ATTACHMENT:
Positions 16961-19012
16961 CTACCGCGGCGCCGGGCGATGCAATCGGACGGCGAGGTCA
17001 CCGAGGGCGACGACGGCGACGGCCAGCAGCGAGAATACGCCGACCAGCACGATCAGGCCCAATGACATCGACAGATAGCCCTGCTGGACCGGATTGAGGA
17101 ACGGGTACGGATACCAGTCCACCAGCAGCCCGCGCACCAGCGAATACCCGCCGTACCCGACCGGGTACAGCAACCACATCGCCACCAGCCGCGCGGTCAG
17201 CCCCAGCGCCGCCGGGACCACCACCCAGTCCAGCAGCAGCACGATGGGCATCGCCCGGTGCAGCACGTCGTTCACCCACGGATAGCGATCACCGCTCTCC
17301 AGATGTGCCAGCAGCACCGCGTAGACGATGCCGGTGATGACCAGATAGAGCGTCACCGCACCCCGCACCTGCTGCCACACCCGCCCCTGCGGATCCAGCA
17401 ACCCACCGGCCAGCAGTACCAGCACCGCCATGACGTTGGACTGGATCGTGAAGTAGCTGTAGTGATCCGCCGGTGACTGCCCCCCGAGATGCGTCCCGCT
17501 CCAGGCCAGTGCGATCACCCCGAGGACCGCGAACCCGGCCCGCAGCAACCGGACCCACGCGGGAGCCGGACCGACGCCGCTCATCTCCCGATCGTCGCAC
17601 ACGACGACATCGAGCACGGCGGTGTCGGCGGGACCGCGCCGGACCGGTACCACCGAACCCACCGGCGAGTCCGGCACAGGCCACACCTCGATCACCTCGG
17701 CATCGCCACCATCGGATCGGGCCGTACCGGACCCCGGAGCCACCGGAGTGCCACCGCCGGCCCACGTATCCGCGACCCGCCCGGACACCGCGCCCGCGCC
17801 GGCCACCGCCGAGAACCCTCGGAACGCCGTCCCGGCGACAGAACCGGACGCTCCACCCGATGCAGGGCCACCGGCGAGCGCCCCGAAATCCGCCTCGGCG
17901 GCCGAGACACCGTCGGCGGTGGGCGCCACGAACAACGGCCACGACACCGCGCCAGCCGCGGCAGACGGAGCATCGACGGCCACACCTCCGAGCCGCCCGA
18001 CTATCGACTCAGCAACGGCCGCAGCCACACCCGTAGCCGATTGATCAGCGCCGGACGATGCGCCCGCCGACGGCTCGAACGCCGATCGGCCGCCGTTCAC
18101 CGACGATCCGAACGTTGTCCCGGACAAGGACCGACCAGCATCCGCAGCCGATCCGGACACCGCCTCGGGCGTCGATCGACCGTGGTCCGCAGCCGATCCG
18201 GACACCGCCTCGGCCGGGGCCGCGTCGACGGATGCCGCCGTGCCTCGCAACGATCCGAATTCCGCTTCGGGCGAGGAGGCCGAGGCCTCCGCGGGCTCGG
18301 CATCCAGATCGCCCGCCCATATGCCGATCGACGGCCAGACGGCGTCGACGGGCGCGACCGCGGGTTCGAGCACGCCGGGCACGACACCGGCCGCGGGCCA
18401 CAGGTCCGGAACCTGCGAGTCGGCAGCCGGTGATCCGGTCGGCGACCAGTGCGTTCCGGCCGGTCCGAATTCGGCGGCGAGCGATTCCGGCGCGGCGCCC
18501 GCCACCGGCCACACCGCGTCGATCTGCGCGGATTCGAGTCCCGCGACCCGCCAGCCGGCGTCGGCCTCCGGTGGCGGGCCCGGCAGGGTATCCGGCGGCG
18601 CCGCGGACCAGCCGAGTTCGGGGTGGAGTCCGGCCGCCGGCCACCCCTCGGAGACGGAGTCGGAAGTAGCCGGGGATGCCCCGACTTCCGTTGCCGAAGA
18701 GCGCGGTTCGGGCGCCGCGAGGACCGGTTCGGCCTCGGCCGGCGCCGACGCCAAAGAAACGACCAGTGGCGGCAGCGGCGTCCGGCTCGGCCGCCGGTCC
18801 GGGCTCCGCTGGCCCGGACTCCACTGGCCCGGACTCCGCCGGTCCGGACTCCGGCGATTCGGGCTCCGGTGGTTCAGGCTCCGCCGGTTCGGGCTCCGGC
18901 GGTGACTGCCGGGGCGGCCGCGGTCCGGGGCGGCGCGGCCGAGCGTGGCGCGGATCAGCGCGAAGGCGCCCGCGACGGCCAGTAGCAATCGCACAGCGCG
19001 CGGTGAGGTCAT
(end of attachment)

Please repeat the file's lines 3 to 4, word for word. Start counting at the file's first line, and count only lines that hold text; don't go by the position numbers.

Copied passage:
17001 CCGAGGGCGACGACGGCGACGGCCAGCAGCGAGAATACGCCGACCAGCACGATCAGGCCCAATGACATCGACAGATAGCCCTGCTGGACCGGATTGAGGA
17101 ACGGGTACGGATACCAGTCCACCAGCAGCCCGCGCACCAGCGAATACCCGCCGTACCCGACCGGGTACAGCAACCACATCGCCACCAGCCGCGCGGTCAG